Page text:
What do you mean by "most"?

Pis do not come with a broker preinstalled and running.

(Sorry, not angry at you.)

I have a samsung TV. I have the nodes to control it.

Machine a has a schedule to send commands to the TV.
Machine b is an IR HUB that transmits


Oh (&&^(&(&*(&

It is sent by HDMI not IR.

I am sorry.

I am just stressed out by trying to update from Stretch to Buster - and it not working.
While I was trying to get it working an event happened and I got .... distracted by it working because I thought it was via MQTT and it was really by HDMI.

I'm stupid. We (you) already know that.

I'll shut up now.

Again: Sincerest apologies.

Side note, I finally decided that upgrade in place between Stretch to Buster is just not worth the headaches. I changed how I deploy applications above the OS, so I can create a new base image for a given OS distribution, and then install applications as needed. If you dig into the documentation of Debian based OSes, and lurk in the various forums, a full distribution upgrade in place is actually discouraged. It is typically not recommended, I have heard many times from various sources. I worked for a Fortune 50 firm for decades doing OS deployment strategies... and we never did a distribution upgrade in place, we automated OS deployment and application deployment, both as part of our DR strategy, and as validation for new application deployments, between DEV, UAT and PROD.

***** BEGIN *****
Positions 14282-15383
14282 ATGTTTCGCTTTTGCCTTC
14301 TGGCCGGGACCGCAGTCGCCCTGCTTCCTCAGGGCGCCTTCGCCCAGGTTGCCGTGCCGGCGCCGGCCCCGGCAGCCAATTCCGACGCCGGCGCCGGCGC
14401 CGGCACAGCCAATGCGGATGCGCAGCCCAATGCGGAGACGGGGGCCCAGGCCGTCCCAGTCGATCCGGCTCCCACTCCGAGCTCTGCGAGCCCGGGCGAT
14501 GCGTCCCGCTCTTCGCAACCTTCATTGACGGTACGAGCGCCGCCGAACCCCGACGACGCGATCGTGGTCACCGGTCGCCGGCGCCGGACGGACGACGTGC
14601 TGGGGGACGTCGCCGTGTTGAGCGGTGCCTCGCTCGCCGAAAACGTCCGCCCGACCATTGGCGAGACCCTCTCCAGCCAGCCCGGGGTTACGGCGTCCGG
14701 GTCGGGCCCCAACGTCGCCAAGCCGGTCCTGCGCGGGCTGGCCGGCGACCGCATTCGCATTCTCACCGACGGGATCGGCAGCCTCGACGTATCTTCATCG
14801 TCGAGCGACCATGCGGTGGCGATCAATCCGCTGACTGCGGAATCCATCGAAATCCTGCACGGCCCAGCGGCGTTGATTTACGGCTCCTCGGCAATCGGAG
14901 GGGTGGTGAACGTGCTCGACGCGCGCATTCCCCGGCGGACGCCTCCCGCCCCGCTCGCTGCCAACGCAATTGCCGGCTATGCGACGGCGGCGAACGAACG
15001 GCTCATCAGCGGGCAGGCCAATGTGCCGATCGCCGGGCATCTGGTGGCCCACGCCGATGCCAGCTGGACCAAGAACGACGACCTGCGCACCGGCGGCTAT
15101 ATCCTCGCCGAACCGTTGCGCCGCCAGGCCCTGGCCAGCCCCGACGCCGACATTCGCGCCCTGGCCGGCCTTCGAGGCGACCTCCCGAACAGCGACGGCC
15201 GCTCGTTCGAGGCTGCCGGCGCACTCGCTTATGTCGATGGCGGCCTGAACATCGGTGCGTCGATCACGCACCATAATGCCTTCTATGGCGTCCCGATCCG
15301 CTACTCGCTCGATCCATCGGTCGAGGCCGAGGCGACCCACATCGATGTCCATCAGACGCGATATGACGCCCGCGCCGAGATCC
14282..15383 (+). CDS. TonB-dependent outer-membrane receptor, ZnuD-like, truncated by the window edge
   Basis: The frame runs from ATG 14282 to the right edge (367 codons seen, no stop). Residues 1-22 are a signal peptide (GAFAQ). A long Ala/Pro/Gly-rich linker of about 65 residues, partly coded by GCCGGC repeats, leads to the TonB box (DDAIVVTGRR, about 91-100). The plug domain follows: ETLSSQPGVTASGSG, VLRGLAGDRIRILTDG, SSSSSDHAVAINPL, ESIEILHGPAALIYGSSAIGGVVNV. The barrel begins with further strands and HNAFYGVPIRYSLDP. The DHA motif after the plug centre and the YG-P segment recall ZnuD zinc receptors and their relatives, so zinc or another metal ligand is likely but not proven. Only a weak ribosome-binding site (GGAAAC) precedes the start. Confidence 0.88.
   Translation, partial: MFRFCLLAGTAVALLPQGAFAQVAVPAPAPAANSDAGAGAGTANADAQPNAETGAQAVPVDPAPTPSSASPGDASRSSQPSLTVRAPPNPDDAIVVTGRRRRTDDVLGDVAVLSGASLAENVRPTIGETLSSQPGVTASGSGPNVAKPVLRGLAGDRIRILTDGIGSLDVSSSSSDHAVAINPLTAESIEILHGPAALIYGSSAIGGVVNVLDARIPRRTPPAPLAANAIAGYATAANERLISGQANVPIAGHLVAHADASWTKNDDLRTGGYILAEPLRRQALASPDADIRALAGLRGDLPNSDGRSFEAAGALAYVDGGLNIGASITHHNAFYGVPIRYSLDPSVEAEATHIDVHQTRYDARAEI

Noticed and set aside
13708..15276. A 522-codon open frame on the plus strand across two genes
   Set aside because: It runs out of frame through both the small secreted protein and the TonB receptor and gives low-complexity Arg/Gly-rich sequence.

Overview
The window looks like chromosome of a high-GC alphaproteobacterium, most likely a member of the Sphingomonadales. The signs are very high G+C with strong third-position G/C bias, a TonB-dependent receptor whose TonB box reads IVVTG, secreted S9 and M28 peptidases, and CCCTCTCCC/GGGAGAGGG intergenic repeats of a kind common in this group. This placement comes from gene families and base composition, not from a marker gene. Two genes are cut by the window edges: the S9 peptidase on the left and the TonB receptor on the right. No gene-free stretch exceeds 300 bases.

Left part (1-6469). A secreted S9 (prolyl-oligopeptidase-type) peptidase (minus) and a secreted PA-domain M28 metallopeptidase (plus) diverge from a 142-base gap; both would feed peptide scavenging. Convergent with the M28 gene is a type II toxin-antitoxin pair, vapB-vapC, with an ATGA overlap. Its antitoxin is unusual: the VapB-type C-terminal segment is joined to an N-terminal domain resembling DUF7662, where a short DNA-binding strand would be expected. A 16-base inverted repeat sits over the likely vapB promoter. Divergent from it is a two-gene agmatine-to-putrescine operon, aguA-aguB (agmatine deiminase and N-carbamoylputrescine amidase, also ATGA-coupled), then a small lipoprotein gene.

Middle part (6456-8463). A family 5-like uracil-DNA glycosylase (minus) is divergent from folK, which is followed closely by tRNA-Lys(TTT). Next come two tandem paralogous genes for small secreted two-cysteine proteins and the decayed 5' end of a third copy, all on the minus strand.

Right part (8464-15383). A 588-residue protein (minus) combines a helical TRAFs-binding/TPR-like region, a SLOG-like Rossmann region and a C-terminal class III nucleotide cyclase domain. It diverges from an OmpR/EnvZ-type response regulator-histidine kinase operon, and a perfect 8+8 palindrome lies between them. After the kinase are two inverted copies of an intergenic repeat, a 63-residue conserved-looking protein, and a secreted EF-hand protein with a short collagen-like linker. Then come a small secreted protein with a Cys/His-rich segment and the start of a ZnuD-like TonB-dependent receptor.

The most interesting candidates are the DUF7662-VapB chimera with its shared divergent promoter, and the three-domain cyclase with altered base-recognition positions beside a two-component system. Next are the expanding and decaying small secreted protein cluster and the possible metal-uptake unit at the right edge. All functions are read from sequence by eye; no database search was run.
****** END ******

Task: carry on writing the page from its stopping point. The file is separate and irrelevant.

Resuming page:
Maybe we should kindly ask management to assign a new category for you :upside_down_face:
Never wrong to ask...but sometimes...not so bad to check twice & test first

I wasn't upgrading it in place.

I got a new SD card and put Buster on it from blank.

Stretch was on another SD card altogether.

I am updating to Buster because Stretch used to (note: past tense) support WAP.
One day I did an update and the new kernel blacklisted the WiFi dongle which - until then - had been working fine.

RasPi won't talk to me unless I am using Buster.

As I kind of want the WAP part I decided to update to Buster.
If I knew how to downgrade Stretch to the previous working version: I would.